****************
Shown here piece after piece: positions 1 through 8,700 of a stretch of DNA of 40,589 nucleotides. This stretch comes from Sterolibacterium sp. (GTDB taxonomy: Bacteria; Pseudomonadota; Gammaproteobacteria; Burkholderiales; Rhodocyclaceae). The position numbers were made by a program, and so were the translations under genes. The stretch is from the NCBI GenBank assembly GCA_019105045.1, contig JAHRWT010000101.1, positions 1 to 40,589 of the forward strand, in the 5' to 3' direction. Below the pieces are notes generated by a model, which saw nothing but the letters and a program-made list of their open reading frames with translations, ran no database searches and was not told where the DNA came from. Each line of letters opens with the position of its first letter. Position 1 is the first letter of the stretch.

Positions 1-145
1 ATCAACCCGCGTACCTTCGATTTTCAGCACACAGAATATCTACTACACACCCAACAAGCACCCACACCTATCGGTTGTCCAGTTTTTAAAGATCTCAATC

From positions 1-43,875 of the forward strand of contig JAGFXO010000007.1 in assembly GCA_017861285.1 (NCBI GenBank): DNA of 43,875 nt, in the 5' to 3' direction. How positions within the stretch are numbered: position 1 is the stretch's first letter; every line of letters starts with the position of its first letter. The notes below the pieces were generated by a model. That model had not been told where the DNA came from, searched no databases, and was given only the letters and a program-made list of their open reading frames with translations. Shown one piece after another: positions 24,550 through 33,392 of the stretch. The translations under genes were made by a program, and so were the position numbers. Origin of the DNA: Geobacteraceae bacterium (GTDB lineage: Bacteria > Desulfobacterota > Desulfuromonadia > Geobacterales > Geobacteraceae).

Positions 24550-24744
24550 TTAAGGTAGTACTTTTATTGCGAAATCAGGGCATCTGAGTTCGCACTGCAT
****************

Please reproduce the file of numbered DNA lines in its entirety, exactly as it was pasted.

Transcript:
Shown here piece after piece: positions 1 through 8,700 of a stretch of DNA of 40,589 nucleotides. This stretch comes from Sterolibacterium sp. (GTDB taxonomy: Bacteria; Pseudomonadota; Gammaproteobacteria; Burkholderiales; Rhodocyclaceae). The position numbers were made by a program, and so were the translations under genes. The stretch is from the NCBI GenBank assembly GCA_019105045.1, contig JAHRWT010000101.1, positions 1 to 40,589 of the forward strand, in the 5' to 3' direction. Below the pieces are notes generated by a model, which saw nothing but the letters and a program-made list of their open reading frames with translations, ran no database searches and was not told where the DNA came from. Each line of letters opens with the position of its first letter. Position 1 is the first letter of the stretch.

Positions 1-145
1 ATCAACCCGCGTACCTTCGATTTTCAGCACACAGAATATCTACTACACACCCAACAAGCACCCACACCTATCGGTTGTCCAGTTTTTAAAGATCTCAATC

From positions 1-43,875 of the forward strand of contig JAGFXO010000007.1 in assembly GCA_017861285.1 (NCBI GenBank): DNA of 43,875 nt, in the 5' to 3' direction. How positions within the stretch are numbered: position 1 is the stretch's first letter; every line of letters starts with the position of its first letter. The notes below the pieces were generated by a model. That model had not been told where the DNA came from, searched no databases, and was given only the letters and a program-made list of their open reading frames with translations. Shown one piece after another: positions 24,550 through 33,392 of the stretch. The translations under genes were made by a program, and so were the position numbers. Origin of the DNA: Geobacteraceae bacterium (GTDB lineage: Bacteria > Desulfobacterota > Desulfuromonadia > Geobacterales > Geobacteraceae).

Positions 24550-24744
24550 TTAAGGTAGTACTTTTATTGCGAAATCAGGGCATCTGAGTTCGCACTGCAT